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Police Report: UK Woman Was Raped, Honor Killed By Her Ex-Husband As Her Father Stood Guard

A British woman was raped and murdered by her ex-husband while her father stood guard during an honor killing, according to a Pakistani police report.

Samia Shahid was found dead in her ancestral homeland of Pandori, a town in Pakistan’s Punjab province, in July. The 28-year-old’s death was initially thought to be of natural causes, but authorities discovered she had been raped and strangled to death after her body was exhumed from a Punjabi cemetery.

Punjabi police accused Shahid’s ex-husband Choudhry Mohammad Shakeel of the rape and murder, while accusing her father, Muhammad Shaheed, of facilitation. The report characterized the crime as a “premeditated, cold-blooded murder” and recommended both men be tried on rape and murder charges. Muhammad Shahid and Shakeel have been in Pakistani police custody for several weeks, awaiting formal charges.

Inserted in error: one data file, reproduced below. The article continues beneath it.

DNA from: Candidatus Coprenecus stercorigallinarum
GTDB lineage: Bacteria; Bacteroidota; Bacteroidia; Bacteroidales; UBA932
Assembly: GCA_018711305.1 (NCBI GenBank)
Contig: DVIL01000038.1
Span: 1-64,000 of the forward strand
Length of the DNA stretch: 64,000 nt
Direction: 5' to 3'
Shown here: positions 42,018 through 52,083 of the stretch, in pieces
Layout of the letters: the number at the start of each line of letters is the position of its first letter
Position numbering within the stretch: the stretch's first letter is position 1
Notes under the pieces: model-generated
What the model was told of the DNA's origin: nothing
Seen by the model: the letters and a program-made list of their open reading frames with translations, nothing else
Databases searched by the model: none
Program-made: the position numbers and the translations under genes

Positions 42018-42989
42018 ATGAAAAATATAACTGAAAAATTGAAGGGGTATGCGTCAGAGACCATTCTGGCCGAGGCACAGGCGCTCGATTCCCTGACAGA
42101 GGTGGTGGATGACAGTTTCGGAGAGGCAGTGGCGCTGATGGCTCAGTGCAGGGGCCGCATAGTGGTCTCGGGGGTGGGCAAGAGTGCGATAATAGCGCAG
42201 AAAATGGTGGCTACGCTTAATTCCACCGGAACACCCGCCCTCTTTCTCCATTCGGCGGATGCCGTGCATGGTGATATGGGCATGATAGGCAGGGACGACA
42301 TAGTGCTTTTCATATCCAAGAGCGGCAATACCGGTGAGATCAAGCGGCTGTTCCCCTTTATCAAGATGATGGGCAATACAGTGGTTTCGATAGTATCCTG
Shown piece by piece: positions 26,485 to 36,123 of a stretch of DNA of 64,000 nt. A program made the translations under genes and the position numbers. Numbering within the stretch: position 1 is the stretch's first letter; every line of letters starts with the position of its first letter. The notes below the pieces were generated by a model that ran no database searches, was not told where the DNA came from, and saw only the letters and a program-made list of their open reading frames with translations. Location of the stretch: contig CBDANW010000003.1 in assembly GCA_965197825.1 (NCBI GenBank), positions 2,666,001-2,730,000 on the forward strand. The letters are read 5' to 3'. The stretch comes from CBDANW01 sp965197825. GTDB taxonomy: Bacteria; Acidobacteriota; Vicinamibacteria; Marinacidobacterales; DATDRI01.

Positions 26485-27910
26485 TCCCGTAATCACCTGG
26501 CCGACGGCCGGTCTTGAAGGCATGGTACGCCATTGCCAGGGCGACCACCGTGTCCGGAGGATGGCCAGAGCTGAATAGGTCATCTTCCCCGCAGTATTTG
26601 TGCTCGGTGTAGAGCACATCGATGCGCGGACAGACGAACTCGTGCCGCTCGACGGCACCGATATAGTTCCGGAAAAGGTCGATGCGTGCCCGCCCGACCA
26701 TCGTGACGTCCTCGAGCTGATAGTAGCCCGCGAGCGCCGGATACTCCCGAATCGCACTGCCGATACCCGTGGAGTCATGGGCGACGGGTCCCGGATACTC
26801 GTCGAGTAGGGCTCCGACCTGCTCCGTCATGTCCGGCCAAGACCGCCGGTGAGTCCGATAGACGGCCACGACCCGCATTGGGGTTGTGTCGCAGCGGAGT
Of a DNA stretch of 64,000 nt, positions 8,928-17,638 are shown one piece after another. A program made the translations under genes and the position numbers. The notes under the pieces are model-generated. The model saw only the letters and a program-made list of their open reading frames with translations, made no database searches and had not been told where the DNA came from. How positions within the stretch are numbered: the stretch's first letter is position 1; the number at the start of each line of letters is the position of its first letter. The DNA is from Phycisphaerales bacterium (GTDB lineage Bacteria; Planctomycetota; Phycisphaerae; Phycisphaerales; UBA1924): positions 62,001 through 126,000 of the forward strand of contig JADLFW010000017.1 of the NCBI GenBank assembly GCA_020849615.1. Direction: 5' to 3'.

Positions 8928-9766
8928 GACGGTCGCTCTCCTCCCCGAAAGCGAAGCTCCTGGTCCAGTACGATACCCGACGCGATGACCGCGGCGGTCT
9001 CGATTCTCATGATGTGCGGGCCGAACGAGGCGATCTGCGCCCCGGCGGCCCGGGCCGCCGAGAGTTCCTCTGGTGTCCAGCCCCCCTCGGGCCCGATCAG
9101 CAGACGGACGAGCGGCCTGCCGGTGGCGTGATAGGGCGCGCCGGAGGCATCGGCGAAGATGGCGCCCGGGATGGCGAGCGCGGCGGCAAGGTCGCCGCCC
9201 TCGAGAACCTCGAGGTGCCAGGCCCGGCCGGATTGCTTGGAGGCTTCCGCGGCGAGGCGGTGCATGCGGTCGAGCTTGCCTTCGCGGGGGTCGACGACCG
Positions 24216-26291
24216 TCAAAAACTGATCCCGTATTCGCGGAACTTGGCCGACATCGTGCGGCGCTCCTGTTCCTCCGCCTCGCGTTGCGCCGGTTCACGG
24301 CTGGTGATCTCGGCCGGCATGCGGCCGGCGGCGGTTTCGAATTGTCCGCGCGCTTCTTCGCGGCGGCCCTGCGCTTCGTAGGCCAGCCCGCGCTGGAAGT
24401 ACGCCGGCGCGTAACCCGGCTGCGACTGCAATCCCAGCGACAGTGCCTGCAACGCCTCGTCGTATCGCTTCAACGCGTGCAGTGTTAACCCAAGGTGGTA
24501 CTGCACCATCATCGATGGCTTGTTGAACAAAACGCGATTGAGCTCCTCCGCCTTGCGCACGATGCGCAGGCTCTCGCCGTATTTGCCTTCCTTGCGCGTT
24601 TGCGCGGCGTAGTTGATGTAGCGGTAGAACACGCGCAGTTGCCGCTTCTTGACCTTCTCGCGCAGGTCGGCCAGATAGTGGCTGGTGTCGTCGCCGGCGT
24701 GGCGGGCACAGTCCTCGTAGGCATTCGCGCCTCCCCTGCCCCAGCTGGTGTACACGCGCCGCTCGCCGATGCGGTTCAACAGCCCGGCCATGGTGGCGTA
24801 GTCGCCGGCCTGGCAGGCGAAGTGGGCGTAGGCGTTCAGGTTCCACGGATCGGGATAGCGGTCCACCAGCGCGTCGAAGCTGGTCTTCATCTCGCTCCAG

The Pakistani government ordered the investigation into Shahid’s death after her second husband, Syed Mukhtar Kazam, claimed she had been victim of an honor killing. He told police Shahid’s parents were opposed to their marriage. Shahid had apparently divorced and remarried without her family’s permission.

Kazam accused Shahid’s family of luring her to Pakistan by telling her that her father was extremely sick before allowing Shakeel to rape and kill her. The report recommends the extradition of Shahid’s mother and sister from the United Kingdom so they can be investigated for their alleged part in the killing.

Shahid’s father planned to use Pakistan’s infamous “blood money” laws to allow Shakeel to get away with the murder, said the report. As Shahid’s “wali,” or guardian, Muhammad Shahid could pardon Shakeel in exchange for compensation, according to Pakistani law.

“If Shakeel had been charged for murder … Shahid could have easily pardoned him after a few days, being wali of the victim,” said the report.

Police said Shahid’s father wanted a rushed investigation so Shakeel could be accused and quickly pardoned. The officer who headed the initial investigation into the murder was arrested Saturday for allegedly concealing evidence in the case.

It is believed as many as 1,000 women in Pakistan are killed each year in honor killings.

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